Confession: I do not have a green thumb. I would like one but the truth is I'm lucky to keep a few house plants (barely) alive. I just don't have the instinct for it like I have the instinct for how to roast a chicken or bake a layer cake. Somehow, when I pick up a knife or a wooden spoon, I know what to do. Without hardly thinking, I understand that a particular recipe would taste better if the onions are browned a little instead of sweated. Or that fresh basil, finely chopped, would be an interesting garnish on a fresh peach tart.
Over the years I have come to accept my lack of gardening skills just as I've come to accept the fact that I'm tone deaf and can't seen to pick up a second language. Even better, I've come to appreciate these talents in my community of friends. In my mind, we're like a crazy quilt or maybe a masala, each one contributing what they can and creating something beyond any individual effort: a greater whole.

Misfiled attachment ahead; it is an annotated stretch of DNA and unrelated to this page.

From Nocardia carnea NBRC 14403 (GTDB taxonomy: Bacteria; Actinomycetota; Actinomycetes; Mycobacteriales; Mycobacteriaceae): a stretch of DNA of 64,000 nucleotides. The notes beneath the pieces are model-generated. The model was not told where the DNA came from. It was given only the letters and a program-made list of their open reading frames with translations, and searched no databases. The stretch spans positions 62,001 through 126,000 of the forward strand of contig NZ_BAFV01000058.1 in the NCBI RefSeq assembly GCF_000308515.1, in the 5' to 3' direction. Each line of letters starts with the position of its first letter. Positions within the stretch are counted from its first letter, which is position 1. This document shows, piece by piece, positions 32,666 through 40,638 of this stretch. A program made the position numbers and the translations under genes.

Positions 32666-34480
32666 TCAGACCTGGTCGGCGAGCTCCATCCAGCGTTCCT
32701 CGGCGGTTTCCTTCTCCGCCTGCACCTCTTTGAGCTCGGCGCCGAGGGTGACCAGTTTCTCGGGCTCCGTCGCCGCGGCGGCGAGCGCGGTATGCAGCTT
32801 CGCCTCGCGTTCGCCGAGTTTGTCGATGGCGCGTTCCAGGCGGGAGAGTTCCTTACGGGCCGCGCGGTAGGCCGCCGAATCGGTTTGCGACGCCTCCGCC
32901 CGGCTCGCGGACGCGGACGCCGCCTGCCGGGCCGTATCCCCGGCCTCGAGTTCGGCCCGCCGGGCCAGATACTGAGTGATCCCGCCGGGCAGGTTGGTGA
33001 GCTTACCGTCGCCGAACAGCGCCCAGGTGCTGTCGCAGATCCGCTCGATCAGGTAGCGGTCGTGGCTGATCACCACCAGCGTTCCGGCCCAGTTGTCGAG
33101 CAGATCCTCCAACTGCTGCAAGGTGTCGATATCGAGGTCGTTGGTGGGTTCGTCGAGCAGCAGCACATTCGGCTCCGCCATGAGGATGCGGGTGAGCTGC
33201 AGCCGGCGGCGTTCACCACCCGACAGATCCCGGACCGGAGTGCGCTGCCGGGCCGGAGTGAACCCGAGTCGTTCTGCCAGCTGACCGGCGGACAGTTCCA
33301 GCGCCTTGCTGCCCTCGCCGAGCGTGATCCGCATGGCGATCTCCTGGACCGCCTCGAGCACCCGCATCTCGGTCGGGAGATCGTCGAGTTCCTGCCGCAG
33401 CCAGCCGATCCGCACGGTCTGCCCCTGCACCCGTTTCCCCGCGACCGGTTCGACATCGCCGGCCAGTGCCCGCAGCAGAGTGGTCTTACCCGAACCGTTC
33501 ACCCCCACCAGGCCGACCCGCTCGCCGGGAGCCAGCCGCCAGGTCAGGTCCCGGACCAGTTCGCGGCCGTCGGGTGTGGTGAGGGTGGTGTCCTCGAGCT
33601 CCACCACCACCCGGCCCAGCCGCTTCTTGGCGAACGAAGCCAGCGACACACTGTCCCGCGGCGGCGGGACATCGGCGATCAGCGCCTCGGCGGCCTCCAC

The Slow Food movement has suggested that we replace the word 'consumer' with 'co-producer' as a way to recognize and support a less passive relationship with our food and how it is produced. When we do this, a deep alliance is revealed and a more complex and ultimately rewarding relationship is formed. One in which our dependancy is acknowledged and growers and eaters take our places beside each other in the long, noble effort to put food on the table and carry on with the business of staying alive.
The lesson for me here is that we don't live in isolation or only with the things that we choose or are comfortable with. Life is much fiercer than any nest we try to build. We can fight against this, or we can roll up our sleeves and participate in it, and celebrate it and enjoy it.
So this post is in praise of gardeners and farmers on whose instinct and knowledge and tenacity my very life depends. Thank you for your steady, patient effort as you tend to growing the things that end up on my plate or fill my house with beauty and color and fragrance. Thank you for your backbreaking work, and your daily crapshoot with the weather, insects and a fickle marketplace.
This post is also dedicated in gratitude to my father who would have been 80 today: a passionate grower of peonies and tomatoes, and a dedicated bread baker, pickler and applesauce canner. Each day of my life reveals more of what you taught me.
(Images: Dana Velden)